MONTREAL – Prejudices surrounding mental illness persist, something Mental Illness Awareness Week aims to lessen — not only for sufferers, but for family and friends as well.


The Federation of Families and Friends of People with Mental Illness said one of the issues it is concerned with is that community groups that support the family and friends of those with mental illnesses are also victims of prejudice.


Christiane Trudel, social worker and president of the federation, said often relatives of sick people are reluctant to ask for help, preferring to live with the problem in isolation or secrecy.


Trudel is trying to reassure those people, saying that community groups meet strict and stringent standards. She added that they have become the gateway for family and friends who often live with major emotional distress.

“Sometimes even students don’t want to talk about it, but it touches their immediate families,” said school principal Josee Pepin.


The Federation unites 40 associations across Quebec whose mission is to provide support to the family and friends of those with mental illness, offering a diverse range of free services such as individual meetings, information, awareness and training, group assistance and relief measures.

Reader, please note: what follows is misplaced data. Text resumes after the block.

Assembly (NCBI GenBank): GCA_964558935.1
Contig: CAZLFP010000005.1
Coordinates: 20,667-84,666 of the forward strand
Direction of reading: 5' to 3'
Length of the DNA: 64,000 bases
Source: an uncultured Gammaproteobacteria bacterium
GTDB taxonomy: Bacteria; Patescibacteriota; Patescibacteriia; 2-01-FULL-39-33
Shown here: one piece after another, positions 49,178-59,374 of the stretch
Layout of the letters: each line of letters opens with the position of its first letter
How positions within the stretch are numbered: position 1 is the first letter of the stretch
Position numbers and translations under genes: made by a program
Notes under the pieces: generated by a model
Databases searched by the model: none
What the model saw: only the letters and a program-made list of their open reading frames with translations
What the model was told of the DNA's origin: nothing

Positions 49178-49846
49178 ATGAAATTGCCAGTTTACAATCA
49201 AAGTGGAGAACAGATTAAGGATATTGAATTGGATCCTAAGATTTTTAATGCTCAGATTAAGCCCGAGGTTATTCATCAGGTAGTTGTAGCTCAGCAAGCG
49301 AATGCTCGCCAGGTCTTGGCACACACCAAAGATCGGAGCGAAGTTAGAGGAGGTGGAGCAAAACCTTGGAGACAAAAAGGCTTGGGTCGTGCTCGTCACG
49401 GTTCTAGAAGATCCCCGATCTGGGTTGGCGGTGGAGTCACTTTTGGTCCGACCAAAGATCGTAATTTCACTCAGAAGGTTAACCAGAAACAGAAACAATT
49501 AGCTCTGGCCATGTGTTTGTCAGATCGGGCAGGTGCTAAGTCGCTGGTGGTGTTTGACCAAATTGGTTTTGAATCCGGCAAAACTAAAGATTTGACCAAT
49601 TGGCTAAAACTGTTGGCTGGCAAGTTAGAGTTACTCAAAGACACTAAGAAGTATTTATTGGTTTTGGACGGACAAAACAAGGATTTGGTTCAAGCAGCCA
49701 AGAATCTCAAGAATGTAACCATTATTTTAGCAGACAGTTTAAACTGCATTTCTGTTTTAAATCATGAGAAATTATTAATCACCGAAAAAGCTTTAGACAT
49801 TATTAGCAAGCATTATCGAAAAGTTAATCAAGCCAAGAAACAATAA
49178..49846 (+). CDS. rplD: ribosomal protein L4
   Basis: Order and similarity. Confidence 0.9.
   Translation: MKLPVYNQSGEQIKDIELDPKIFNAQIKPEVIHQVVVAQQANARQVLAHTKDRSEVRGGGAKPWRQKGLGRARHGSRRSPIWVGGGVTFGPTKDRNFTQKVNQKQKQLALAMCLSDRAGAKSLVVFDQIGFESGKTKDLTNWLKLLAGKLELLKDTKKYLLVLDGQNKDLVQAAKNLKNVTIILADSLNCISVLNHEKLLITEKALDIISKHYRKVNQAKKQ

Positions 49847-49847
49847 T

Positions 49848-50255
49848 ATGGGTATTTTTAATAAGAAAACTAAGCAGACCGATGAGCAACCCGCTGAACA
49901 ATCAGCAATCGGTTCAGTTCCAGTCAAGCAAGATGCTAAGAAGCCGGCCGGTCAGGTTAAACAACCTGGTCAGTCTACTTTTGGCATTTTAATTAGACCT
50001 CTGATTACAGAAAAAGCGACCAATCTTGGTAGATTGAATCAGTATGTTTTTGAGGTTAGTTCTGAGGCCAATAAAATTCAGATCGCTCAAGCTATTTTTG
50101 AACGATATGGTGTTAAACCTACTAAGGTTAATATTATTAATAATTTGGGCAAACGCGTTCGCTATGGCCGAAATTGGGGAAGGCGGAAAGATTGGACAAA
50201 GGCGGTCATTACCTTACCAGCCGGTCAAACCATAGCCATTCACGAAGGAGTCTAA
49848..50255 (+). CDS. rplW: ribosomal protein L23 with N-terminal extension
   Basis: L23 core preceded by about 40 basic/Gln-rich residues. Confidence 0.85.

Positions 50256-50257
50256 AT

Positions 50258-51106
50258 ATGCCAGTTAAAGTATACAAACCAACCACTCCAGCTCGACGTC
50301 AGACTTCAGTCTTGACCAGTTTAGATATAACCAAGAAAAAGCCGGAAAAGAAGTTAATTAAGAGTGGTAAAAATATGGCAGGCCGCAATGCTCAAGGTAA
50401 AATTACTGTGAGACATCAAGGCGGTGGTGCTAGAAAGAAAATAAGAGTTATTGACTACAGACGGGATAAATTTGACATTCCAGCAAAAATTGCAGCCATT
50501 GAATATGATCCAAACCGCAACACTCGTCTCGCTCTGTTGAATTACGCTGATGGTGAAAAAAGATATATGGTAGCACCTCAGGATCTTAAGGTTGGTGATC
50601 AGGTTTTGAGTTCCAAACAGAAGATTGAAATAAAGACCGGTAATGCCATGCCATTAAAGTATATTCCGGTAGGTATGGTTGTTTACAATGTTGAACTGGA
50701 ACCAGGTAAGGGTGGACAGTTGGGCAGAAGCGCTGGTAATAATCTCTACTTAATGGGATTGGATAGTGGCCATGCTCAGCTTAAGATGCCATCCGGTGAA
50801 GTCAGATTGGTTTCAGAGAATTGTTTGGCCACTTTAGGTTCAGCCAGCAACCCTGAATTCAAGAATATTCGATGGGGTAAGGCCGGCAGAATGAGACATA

It responds to over 60,000 requests for assistance annually.


Again this year, the Federation is using the website to provide professionals and intervention groups as resources.


An estimated one out of five Canadians will experience mental illness in their lifetimes.


Meantime, more than 2,000 people marched through downtown Montreal Sunday morning in the 6th annual Walk for Mental Health.


The goal was to raise money and awareness to fight the stigma associated with the illness.


“We can live very healthy, happy, normal lives with an illness with a mental illness,” said mental health advocate Kathleen Dugas, who went 25 years before seeking help for her bipolar disorder.


“When patients tell you that stigma is worse than the disease or the mental illness or the mental suffering, well then you have to do something for that,” said psychiatrist Dr. Francois Borgeat.
Thank you CTV News Montreal.